New York’s music scene can look like a lot of different things whether you’re a hard-hitting rapper from the Bronx, a bilingual singer-guitarist from the suburbs of New Jersey, or an artist and DJ transplant from the Pacific Northwest looking for greater opportunity. But even if the final product varies greatly, there is still some form of cohesive New York identity created by the singular and occasionally overwhelming experience of living in America’s most populous city.

“The things that you do to survive here become their own artistic practice, and that’s something that just develops in you,” says duendita, who hails from Queens and is highly active in the city’s DIY scene. “I think when I was growing up in New York, I was super excited to know that I was a part of a bigger fabric, and I’m still excited to know that now.”

Beyond those similarities though, music in New York is changing as much as anywhere, simultaneously threatening the existence and affirming the importance of entities like house shows and open mics. The city remains vibrant and eclectic, but it’s not above the influence of the internet, which makes regional sounds go global as soon as they catch any momentum.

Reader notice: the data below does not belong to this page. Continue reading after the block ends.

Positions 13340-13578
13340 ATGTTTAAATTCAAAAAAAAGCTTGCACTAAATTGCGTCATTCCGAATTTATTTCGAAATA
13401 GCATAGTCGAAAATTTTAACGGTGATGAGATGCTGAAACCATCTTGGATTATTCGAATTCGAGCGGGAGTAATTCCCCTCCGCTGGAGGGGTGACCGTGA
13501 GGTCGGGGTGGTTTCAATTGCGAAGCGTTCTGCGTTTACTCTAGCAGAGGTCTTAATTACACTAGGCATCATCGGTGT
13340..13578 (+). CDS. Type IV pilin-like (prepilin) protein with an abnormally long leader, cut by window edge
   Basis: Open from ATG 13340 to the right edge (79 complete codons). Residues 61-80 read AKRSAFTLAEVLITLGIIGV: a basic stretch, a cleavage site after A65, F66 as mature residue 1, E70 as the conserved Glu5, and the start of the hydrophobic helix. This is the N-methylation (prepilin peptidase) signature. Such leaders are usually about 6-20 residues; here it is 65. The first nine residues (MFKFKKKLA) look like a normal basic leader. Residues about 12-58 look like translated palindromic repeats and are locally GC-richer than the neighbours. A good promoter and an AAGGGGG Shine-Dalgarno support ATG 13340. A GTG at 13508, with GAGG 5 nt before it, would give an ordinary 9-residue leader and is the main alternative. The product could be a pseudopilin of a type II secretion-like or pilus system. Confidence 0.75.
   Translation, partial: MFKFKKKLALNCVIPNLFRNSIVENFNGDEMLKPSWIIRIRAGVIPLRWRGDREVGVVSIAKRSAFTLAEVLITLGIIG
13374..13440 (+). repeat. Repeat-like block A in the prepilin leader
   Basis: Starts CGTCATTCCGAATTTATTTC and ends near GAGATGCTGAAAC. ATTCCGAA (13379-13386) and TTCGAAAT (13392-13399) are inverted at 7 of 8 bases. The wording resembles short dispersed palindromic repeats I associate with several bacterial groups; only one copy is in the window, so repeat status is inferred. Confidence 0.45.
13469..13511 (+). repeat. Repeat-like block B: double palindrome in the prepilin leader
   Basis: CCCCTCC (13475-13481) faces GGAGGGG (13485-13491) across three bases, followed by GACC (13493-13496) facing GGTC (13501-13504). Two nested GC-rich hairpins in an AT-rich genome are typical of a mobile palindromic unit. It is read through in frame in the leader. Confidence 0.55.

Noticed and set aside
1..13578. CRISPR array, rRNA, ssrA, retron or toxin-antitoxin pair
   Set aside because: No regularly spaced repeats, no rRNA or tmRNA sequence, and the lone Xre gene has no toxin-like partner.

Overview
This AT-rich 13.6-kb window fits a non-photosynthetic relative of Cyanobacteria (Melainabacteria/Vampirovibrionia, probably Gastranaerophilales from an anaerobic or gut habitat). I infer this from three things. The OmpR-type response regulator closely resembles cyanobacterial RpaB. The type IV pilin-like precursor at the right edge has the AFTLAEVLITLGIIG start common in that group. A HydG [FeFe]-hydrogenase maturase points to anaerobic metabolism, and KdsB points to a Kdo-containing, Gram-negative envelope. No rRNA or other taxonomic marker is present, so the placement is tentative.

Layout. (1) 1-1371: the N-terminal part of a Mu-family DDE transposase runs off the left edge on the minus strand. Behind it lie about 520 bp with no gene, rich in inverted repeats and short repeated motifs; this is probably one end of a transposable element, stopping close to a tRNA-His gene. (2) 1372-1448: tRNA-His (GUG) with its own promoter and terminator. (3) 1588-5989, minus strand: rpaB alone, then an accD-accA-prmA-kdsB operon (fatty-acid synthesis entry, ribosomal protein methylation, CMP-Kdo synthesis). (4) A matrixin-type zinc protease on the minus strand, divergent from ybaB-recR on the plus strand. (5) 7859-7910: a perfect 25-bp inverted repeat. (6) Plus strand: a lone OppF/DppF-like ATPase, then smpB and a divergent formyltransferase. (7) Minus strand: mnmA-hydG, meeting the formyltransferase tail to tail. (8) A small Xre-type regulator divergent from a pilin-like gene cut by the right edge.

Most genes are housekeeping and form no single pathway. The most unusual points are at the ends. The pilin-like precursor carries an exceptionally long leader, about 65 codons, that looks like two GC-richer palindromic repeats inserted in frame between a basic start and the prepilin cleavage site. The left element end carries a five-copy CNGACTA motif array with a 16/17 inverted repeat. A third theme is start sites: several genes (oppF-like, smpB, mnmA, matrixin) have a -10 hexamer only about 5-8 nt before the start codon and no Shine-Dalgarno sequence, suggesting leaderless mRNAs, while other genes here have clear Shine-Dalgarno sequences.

“I can’t really hear distinctive differences between the boroughs, or that much between any region in hip-hop anymore. Not saying that’s a good or a bad thing, but I think with the internet being the main way to listen to music now, there’s no difference between whether an artist is from Kansas or five-minutes walking distance from you, you’re going to be influenced the same,” says Kemba,  the aforementioned Bronx MC.

Still, artists continue to flock to and remain in the city for a myriad of reasons, and their collective experiences are fueling some of the most captivating and vital music we have. We spoke to seven New York artists—a mix of locals and people who chose the city as their home—about what it’s like to live and create there in 2019.